the vintage woman magazine

Zoe – Advertising Coordinator

Zoe is a born and bred Londoner with a 6-year-old adopted Jackhuahua, she’s also a strong advocate for “Vintage Style Not Vintage Values” and loves connecting with women from all backgrounds who use vintage style to become extraordinary women, inspiring a new generation of girls who will see themselves represented. Zoe is a very social person and genuinely enjoys meeting new people. Her secular jobs both involve working to make people happy. Which is amazing don’t you think?

 

vintage magazine

 

An American living in London with a passion for art, dance, and travel. She is a graphic designer by trade but her love of art isn’t all digital… She was introduced to the vintage world of glitter, glitz and glamour after becoming a performer and co-producer of her own cabaret and burlesque shows in London. This led her to begin creating costumes and accessories for herself, which eventually branched out to friends, and is now a full-blown showgirl accessory business.
When she’s not covered in rhinestones, glue, and feathers, she spends her time creating websites, social media content, and promotional materials.
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Faux fur from Helen Moore

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Faux fur from Helen Moore is the best Winter (and beyond) accessory for a vintage girl. And if you wonder who would wear faux fur in the Summer, wonder no more because I definitely would wear it regardless of the season. Their sumptuous and very 1930s looking Slim Vixen scarf being the perfect example, as it would make for an ideal addition to a vintage floor length evening gown. It would also look divine paired with a couture blouse with short sleeves and a longer 1940s skirt.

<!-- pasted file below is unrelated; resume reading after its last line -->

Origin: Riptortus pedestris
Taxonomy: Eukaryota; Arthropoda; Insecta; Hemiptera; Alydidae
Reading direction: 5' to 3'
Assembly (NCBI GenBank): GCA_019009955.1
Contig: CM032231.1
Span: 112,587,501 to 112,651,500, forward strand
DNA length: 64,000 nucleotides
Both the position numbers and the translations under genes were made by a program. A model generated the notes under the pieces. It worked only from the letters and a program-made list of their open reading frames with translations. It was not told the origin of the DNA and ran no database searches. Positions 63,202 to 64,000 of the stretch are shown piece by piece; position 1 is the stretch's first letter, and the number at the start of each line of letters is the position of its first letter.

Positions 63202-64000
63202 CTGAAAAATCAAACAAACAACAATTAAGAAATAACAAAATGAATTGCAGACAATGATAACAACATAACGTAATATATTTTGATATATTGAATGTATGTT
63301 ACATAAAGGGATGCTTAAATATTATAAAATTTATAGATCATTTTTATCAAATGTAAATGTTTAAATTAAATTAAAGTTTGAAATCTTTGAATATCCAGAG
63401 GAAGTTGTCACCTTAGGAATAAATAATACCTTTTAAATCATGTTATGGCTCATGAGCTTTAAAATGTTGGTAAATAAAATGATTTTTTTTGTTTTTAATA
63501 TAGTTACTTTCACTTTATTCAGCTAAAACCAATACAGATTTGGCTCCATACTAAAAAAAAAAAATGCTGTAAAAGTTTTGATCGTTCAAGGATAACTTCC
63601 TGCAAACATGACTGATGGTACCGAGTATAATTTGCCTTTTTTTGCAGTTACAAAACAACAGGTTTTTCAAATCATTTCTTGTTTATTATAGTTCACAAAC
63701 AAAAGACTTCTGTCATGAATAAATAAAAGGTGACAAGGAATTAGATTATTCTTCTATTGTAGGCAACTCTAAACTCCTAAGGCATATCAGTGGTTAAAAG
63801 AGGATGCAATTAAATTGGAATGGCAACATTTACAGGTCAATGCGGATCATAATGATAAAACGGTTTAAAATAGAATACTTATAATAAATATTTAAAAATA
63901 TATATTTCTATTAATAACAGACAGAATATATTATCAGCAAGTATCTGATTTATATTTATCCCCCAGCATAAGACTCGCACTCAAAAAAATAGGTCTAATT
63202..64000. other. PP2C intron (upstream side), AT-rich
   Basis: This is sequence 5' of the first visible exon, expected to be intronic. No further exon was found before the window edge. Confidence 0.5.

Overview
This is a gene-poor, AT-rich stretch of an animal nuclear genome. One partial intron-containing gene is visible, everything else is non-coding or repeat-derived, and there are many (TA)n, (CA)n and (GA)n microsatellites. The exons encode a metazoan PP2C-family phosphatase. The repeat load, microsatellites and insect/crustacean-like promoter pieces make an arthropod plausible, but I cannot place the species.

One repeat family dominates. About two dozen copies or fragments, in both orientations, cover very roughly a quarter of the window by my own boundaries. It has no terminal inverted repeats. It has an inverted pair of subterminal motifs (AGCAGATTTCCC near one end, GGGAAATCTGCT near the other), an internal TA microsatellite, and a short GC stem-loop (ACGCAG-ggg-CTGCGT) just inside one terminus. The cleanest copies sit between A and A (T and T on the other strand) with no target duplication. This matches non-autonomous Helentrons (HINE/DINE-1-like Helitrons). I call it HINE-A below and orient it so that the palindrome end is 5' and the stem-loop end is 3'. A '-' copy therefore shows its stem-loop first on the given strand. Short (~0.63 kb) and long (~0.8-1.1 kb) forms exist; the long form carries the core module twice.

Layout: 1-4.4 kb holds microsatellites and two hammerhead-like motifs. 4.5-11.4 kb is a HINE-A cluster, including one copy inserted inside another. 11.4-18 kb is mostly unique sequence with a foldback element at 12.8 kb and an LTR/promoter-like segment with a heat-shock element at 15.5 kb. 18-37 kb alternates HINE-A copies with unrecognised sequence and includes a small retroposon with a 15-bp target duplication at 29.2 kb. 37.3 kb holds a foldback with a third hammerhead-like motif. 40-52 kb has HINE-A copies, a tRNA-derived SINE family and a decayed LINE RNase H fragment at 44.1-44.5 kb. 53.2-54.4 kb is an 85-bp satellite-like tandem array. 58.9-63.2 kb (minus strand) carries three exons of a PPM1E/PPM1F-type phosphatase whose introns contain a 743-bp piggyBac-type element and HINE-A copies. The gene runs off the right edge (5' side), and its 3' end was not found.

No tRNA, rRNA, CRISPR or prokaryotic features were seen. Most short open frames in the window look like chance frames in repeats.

I have already mentioned this British brand, synonymous with luxury faux fur, in my article ‘Winter essentials for the vintage girl’. If you haven’t read it as yet, perhaps take a look at it, as it has a lot of tips on how to stay warm during the Winter season without compromising the vintage look! But I wanted to return to reviewing them again now, as winter is still with us and it’s so refreshing to finally find a contemporary brand, that creates beautiful, vintage-inspired faux fur accessories without compromising on the quality of their products. Everything is designed and hand-made in Devon, the Helen Moore brand being a family run business, which explains perhaps why so much attention is paid to every detail, resulting in very happy costumers and devoted fans, who, like me, will always return for more!

 

Even though there are many contemporary pieces in Helen Moore’s collections, perfect for the modern woman, as a vintage girl I’m obviously drawn to vintage-inspired accessories. I’m told that my favourite Slim Vixen Scarf, was based on a fox fur that Helen’s mother wore. Same as the lovely Tippet scarf, obviously at that time made of a real fur. As I am someone who chooses not to wear real fur, to find a real purveyor of faux fur is a sheer delight and I love that the brand produces breathtaking, warm pieces that are without a doubt the perfect alternative for those opposed to wearing real fur.